Thus: Currently, I would look for LED as my first choice. But: Many brand name manufactures are trying to get rid of LCDs so they are priced very competitively right now (and should be even more so for the Christmas shopping period) ... again I'd stick to newer, brand name, LCDs though.

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?????

What is a "Florescent" tv?????
LCD's have aways used Florescent tech in the form of CCFL but LEDs are now replacing the CCFL's in them... LED tv = LCD tech, just different backlights.
LCD's with LED backlights uses the same tech as LCD with CCFL backlight but LCD with CCFL are going the way of the dodo bird.
3D has nothing to do with backlighting or generation #.
LCD's are up to around the 15th+ generation & plasma is at 12th generation.

The term "LED TV" is just a made up term for marketing (I think Samsung came up with it) because people were getting very confused with "LCD-LED" tv's vs LCD (CCFL) tv's when shopping. Just makes it easier for the sales people to say this is a "LED tv" vs this is a LCD-LED then they spend 5-10 minutes explaining the difference of a LCD with CCFL vs a LCD with LEDs to the customer.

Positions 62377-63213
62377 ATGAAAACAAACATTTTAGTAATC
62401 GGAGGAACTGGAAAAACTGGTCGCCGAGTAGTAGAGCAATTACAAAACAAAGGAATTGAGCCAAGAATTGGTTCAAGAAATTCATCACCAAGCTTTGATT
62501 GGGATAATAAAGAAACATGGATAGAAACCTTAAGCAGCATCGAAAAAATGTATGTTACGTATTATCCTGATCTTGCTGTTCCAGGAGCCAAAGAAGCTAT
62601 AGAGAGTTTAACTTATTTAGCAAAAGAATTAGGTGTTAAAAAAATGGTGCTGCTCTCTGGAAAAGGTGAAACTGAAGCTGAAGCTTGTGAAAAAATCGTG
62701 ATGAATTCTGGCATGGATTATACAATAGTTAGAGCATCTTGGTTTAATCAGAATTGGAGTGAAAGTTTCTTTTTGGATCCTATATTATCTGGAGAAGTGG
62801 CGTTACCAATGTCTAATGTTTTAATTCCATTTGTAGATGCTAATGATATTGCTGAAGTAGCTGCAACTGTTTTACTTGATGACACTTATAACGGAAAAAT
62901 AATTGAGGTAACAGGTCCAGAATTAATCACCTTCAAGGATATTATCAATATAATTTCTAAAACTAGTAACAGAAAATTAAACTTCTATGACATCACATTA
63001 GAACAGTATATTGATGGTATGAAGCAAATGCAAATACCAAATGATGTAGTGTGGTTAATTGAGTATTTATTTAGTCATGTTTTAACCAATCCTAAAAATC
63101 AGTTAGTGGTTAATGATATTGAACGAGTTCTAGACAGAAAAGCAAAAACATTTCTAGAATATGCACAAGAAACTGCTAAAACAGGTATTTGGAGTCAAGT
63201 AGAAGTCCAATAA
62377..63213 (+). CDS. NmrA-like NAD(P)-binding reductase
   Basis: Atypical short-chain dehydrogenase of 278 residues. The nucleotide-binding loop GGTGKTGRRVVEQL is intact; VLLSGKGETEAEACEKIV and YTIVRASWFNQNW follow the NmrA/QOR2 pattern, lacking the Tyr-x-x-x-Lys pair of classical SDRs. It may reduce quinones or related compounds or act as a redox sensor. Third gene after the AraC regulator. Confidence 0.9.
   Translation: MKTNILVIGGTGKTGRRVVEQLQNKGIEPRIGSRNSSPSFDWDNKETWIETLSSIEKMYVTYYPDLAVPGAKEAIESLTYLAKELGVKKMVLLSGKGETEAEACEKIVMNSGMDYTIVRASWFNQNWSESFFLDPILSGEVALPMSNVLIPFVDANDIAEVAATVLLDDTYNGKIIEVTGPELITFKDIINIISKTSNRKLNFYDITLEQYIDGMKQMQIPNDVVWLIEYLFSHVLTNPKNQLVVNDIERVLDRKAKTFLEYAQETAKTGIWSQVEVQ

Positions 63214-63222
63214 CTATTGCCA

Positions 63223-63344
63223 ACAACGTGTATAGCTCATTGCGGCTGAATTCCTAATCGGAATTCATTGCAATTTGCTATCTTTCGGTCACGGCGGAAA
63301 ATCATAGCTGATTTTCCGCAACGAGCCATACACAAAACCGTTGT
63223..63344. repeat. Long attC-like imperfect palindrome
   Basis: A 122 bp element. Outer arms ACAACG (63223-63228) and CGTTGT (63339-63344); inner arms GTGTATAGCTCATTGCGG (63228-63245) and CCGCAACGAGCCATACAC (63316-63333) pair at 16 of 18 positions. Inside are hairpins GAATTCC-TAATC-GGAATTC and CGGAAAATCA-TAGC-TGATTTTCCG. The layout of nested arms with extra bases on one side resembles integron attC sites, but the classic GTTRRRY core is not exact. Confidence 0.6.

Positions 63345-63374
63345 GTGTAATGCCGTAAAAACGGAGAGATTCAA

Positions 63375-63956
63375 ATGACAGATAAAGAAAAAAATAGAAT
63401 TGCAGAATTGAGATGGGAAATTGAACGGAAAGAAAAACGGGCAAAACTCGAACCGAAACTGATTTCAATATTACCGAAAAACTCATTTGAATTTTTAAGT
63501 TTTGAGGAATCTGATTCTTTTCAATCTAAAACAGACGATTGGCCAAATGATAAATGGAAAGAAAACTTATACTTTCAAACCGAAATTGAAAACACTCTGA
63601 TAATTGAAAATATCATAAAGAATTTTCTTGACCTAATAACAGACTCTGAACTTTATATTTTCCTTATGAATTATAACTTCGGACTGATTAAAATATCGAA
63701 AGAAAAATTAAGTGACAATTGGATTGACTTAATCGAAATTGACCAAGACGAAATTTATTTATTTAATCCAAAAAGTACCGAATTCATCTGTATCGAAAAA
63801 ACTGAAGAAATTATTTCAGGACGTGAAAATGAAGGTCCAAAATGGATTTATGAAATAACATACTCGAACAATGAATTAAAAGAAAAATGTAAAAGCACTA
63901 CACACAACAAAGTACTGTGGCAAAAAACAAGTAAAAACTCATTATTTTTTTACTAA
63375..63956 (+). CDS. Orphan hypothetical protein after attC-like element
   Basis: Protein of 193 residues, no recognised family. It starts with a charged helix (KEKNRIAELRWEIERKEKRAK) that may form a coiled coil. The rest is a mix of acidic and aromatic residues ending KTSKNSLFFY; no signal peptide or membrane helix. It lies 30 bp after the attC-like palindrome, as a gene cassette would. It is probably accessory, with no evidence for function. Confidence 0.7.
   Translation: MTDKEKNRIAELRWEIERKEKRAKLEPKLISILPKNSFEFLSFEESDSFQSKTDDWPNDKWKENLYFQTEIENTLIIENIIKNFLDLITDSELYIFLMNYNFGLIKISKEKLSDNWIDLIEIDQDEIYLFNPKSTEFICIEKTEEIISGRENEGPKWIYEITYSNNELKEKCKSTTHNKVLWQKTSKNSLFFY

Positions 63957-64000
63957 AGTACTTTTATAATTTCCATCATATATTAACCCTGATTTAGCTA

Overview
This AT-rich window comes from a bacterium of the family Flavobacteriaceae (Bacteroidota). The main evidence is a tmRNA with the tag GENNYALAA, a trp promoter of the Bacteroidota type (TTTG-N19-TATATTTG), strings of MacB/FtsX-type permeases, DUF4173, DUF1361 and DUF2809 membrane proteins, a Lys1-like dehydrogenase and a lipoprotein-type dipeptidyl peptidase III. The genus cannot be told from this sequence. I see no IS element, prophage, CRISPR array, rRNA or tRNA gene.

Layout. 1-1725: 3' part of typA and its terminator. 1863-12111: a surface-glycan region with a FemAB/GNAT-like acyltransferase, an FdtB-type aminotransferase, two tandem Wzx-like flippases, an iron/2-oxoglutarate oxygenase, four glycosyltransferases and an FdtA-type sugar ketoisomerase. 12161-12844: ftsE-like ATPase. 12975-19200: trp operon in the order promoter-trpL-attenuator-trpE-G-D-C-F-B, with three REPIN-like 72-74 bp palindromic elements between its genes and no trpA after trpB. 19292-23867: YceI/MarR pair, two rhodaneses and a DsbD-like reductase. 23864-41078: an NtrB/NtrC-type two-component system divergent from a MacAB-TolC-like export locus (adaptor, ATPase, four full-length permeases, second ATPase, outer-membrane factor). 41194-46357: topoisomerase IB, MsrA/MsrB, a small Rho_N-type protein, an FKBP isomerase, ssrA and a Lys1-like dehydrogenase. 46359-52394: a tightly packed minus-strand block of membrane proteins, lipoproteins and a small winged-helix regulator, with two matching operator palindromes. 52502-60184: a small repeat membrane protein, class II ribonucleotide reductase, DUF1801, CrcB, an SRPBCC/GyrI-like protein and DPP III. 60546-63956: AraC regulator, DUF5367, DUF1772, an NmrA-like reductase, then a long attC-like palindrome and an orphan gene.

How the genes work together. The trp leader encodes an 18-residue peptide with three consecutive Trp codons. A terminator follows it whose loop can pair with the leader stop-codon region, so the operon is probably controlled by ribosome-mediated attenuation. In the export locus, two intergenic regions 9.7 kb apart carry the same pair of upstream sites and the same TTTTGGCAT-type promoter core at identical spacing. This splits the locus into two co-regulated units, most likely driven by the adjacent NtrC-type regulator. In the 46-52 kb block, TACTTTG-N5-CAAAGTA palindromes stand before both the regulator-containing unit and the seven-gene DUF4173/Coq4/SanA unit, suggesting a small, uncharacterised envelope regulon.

http://en.wikipedia.org/wiki/Backlight

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My guess;

phosphorous in the CRT.

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Interesting definitions

Florescent = first generation flat screen TV/PC monitor (lots better than old ?tube? TVs)
LCD = second generation flat screen (much better than florescent).